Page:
I've also in the past like many of you joined a gym and found that that intention to go three times a week for whatever reason after a period of time just gets bumped down to do list. So, it's so important when we're thinking about recovery behaviours to choose a small thing to do, but to do it regularly on a daily basis and we know again from cognitive behavioural Neuroscience that if we implement these healthy habits after about 21 to 28 days, they become sustained behaviours.

I'll give you a couple of ideas of what you can do in these but there are lots of good sources of information that you can access outside this video.


How many of us use a digital device to be our alarm clock for the morning? I used to be guilty of this. The problem we have with this is that the blue light that comes off most modern devices actually delays the release of melatonin by about an hour.

Melatonin is the naturally occurring sleep hormone in the brain. And so late use of these devices without using a filter lens is going to negatively impact on sleep. That's something to think about.


With exercise, many people perceive exercise as being something that has to be done in a gym or a structured way. Actually, just being more active makes a huge difference to how we can manage our energy levels. I encourage people every hour to take two to five minutes off from their working get up from their desk and just move.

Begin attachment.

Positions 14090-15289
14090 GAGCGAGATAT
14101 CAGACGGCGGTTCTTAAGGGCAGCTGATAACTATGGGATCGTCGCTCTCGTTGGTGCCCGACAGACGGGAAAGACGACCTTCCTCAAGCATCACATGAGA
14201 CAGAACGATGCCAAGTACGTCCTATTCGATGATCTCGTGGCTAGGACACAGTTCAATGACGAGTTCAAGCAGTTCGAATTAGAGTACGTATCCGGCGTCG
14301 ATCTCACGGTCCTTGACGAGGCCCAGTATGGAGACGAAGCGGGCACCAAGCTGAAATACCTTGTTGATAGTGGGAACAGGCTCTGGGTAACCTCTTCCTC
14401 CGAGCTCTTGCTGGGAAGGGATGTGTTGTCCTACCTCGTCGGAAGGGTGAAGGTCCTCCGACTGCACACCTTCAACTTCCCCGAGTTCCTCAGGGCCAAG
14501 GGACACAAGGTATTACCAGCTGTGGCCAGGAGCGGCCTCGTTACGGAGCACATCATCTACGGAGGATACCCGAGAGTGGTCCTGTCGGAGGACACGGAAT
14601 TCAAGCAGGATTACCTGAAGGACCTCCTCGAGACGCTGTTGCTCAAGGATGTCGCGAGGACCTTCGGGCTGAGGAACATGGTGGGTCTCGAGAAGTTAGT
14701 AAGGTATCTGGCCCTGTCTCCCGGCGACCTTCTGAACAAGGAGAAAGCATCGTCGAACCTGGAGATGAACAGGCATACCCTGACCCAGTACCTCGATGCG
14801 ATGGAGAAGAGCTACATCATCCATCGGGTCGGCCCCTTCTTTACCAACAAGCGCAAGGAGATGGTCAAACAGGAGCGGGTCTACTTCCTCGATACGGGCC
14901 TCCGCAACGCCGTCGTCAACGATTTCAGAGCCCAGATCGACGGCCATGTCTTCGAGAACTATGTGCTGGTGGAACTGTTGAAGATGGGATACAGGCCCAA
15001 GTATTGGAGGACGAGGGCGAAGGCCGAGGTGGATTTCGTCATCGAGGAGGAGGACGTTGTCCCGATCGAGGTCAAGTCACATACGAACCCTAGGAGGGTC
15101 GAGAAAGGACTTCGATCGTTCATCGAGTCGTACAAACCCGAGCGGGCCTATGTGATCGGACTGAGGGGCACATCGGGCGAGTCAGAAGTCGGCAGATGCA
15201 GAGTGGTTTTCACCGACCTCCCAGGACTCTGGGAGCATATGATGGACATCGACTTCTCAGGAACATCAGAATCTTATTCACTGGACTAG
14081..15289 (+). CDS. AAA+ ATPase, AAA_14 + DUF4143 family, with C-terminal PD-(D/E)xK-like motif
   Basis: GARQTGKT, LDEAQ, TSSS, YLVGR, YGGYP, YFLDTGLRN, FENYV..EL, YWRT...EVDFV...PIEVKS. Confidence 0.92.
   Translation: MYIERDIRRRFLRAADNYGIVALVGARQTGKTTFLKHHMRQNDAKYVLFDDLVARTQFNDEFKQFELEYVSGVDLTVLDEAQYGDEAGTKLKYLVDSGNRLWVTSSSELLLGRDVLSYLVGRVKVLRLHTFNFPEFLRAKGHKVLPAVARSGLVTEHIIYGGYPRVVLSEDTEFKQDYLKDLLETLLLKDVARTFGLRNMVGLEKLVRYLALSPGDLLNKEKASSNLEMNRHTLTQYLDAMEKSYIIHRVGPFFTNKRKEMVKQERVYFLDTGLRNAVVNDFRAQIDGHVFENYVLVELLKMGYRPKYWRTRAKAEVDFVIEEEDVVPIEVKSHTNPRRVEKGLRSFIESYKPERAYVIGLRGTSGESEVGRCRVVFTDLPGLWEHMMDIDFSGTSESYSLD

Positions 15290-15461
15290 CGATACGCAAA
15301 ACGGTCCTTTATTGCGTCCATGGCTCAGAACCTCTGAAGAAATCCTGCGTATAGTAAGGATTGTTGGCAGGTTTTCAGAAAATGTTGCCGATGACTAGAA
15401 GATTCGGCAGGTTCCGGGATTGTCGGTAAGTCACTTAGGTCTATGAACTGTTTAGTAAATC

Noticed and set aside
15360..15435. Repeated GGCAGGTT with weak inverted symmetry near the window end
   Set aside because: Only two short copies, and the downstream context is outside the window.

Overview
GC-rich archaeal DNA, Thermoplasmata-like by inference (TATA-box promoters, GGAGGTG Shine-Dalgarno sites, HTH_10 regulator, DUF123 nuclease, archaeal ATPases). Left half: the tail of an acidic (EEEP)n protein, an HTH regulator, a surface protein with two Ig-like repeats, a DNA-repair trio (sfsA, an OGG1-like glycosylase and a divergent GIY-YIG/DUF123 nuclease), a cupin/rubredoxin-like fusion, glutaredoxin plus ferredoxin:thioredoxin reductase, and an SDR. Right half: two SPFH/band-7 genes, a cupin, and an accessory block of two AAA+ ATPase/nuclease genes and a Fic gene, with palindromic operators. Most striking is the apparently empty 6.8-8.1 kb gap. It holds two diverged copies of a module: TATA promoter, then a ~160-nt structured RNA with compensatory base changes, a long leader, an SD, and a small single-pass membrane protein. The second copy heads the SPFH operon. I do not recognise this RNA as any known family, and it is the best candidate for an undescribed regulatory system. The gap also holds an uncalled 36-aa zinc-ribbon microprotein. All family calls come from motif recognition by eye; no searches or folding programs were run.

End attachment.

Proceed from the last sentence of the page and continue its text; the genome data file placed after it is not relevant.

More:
Just by being active that can make a difference. In the era when we travel to work, getting off the tube or the bus stop early so we do more walking. In an office building taking the stairs rather than the escalators or the lifts. Small things done consistently will help to build our resilience.


Interestingly, when I used to go in and train people in their office blocks before lockdown. Most people would come to a session with the bottle of water and looking around an open plan working environment you see bottles on the desk. How many of us have water on our desks working at home?

Because water fountains are available widely at work. It's a reminder to us. So, we may need to re-establish that healthy habit.


Diet, access to snacks, the kitchen being only a short walk or a flight of stairs away. Discipline around healthy eating and balancing what we eat is really important.

A key idea here is to maybe pair up with someone at home or someone who you don't live with and just try and set in some healthy habits some expectations for what you will and won't eat on different days of the week.

Quality time

Finally, quality time with others. I see so often, and I've been guilty of this myself, the way in which people live a distracted life.

You've still got connection to your work through your phone or your device when you could be having quality connected time with family and friends.

Put the devices away make a demarcation between work and home life. Set your diary that way and set expectations for those you're working with. I think people have become much more understanding of the need to be connected to friends in order to protect our wellbeing. These active choices you can make but again take a small thing to do and do it consistently.

Final thoughts

If you can build on these marginal gains, what you will find is that your recovery improves and your psychological resilience and ability to bounce back for all the challenges we're facing will also improve.

Maybe just pick one of those things I've talked about and try and implement that from now, don't put it off and see how you get on.